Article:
KANSAS CITY, Mo. -- Thursday was deadline day in the highly sought after bidding process for cities wanting to become home to Amazon's new second headquarters, dubbed HQ2. Kansas City representatives hand-delivered our bid to the company in Seattle.
Dozens of cities around the US and Canada are vying for a shot at becoming a second home to the world's biggest online retailer.
When you look at how Kansas City has changed and grown in the past decade, it's hard to fathom how a huge company like Amazon could push that growth into the stratosphere. But from small businesses to up and coming innovators, there are reasons to think our region landing the online giant isn't far fetched.
Inside a couple small houses on State Line Road, there's a lot of innovation buzzing.
"I'm reminded of when Google chose Kansas City for Google Fiber. Kansas City had a pretty impressive startup community then. It's fast tracked us immensely," said Matthew Marcus, director of operations for the KC Startup Foundation.
A ton of tiny companies have taken off thanks to spaces like the one offered at the KC Startup Foundation. While Amazon is a huge business, having its HQ2 in our region could spur growth we can't even imagine inside its walls and beyond.
"If they choose Kansas City, they'll actually be in a position to help shape the future progress of the city. Where as if you go to say Denver, with a thousand people moving into it very week, it's kind of already hit that tipping point. They come here and they can be part of the tipping point for Kansas City," said Marcus.
Not only is the city pitching itself, touting its up and coming status, but the state of Missouri put together a proposal saying the state as a whole could offer up an "innovation corridor". Between St. Louis and Kansas City, there are airports, major rail and port hubs, and driving connections to over half the country within a day. Governor Eric Greitens also believes Amazon could help drive future innovations, like the Hyper Loop One, a speed transit system that could get you across the state in less than 30 minutes.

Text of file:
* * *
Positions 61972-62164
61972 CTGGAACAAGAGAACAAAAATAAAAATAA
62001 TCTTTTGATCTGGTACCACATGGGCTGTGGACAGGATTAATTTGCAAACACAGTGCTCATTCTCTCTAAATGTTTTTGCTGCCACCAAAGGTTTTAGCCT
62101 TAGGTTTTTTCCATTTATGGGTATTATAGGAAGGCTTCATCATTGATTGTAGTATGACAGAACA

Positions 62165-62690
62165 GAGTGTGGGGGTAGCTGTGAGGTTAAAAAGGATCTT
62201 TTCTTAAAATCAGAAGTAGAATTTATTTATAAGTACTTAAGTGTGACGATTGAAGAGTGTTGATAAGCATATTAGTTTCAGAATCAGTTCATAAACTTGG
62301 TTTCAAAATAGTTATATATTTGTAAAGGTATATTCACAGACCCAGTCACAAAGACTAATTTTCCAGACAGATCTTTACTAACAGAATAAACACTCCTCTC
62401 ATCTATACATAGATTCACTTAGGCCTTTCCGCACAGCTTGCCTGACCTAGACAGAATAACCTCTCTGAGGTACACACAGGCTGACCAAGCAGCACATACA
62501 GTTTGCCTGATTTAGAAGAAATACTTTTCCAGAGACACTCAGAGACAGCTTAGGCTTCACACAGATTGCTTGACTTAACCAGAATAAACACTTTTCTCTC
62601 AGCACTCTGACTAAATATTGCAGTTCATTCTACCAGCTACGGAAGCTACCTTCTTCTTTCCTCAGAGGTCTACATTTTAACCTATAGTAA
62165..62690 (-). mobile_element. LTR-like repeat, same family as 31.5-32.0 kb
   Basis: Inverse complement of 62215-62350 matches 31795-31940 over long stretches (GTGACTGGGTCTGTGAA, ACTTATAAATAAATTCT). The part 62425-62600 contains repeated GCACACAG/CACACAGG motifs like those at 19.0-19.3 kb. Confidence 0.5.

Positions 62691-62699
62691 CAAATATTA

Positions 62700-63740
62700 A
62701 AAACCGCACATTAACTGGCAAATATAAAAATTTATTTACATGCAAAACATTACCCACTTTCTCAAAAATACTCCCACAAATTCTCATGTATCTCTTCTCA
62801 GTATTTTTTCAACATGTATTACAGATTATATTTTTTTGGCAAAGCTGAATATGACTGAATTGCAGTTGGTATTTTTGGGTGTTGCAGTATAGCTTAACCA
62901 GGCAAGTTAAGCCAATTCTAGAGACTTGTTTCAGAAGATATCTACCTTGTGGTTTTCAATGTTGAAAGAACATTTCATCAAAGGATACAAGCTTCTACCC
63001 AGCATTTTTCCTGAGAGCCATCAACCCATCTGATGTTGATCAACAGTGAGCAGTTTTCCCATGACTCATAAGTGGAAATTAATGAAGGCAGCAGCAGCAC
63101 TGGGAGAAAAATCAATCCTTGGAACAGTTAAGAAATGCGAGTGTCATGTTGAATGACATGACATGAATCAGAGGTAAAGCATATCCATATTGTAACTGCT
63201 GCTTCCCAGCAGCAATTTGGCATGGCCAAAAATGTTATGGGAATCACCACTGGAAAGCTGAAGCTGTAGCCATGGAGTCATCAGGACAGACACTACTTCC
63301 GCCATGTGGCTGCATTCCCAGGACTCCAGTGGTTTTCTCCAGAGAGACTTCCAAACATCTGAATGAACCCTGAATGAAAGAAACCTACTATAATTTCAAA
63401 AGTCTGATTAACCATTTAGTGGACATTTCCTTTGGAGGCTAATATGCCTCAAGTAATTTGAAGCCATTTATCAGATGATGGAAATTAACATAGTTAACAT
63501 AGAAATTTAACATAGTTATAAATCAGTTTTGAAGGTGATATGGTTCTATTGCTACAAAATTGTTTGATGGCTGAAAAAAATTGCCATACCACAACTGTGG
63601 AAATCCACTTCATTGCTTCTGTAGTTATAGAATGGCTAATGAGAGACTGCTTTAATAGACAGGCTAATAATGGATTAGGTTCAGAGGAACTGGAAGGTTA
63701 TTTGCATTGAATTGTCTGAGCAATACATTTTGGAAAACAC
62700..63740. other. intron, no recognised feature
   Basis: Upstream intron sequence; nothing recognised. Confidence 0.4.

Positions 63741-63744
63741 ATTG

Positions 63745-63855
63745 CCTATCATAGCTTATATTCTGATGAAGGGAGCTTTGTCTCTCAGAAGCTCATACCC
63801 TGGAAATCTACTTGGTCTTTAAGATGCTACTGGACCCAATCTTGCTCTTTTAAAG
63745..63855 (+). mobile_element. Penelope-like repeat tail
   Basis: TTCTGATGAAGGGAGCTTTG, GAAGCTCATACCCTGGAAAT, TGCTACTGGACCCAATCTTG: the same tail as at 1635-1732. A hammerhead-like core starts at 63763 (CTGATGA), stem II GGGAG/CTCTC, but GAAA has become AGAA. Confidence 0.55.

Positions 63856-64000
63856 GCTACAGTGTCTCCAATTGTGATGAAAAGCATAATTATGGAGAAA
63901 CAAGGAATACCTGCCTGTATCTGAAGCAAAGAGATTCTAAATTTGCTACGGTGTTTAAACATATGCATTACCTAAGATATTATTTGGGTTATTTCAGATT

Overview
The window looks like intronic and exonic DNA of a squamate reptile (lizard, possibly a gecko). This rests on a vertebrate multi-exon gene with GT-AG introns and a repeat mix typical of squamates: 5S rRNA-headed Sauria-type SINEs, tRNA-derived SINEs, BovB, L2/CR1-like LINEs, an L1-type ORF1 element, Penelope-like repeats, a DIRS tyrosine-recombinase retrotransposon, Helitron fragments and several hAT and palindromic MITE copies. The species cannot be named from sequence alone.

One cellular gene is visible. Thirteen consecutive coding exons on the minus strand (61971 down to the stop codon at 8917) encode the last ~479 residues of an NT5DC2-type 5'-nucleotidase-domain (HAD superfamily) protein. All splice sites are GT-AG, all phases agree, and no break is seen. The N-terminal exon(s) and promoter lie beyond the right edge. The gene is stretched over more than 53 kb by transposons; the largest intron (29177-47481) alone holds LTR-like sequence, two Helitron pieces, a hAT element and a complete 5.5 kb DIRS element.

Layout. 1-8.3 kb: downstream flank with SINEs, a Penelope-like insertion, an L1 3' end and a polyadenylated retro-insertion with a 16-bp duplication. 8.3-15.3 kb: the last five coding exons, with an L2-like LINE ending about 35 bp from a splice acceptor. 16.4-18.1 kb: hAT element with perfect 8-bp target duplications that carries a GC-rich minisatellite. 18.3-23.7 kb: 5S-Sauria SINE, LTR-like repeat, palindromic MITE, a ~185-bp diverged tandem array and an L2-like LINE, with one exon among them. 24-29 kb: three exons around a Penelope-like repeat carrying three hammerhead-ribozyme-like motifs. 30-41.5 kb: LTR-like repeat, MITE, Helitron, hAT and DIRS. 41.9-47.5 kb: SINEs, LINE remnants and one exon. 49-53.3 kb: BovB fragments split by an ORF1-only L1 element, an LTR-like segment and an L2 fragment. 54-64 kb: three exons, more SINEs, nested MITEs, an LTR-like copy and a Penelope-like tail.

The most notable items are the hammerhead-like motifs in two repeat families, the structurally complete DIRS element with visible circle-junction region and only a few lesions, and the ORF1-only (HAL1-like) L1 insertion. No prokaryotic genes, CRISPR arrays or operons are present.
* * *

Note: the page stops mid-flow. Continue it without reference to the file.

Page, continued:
"It would show that Kansas City, you know, we're not just a little farm city. We're really technologically advanced," said Emiline Stewart, a student at the Missouri Innovation Campus.
Emiline Stewart and Rex Stickney are part of the next-generation tech workforce the state is boasting to Amazon. They attend the brand new Missouri Innovation Campus, a partnership between Lee's Summit Schools and the University of Central Missouri.
"We're going to have the skills we need to go into those jobs and hopefully fill them in a way that we're qualified to do so," Stewart said.
They're gaining invaluable hands-on experience for the future jobs they hope to land right here at home.
"It's a lot less intimidating for sure because the thought of, 'Oh. I want to become someone in the the world, I have to go here. I have to do this.' When in reality, you could just stay at home and get a job working for say, Amazon," said Missouri Innovation Campus student Rex Stickney.
What we don't know yet is where an Amazon HQ2 could be built in Kansas City, or the state of Missouri. Cities submitting plans to Amazon are legally bound by a non-disclosure agreement, to keep site options secret. Kansas City and the state are also not saying what they pitched in tax breaks for the company.
Amazon is expected to name its new second home sometime next year. The company has said its HQ2 could bring 50,000 new jobs.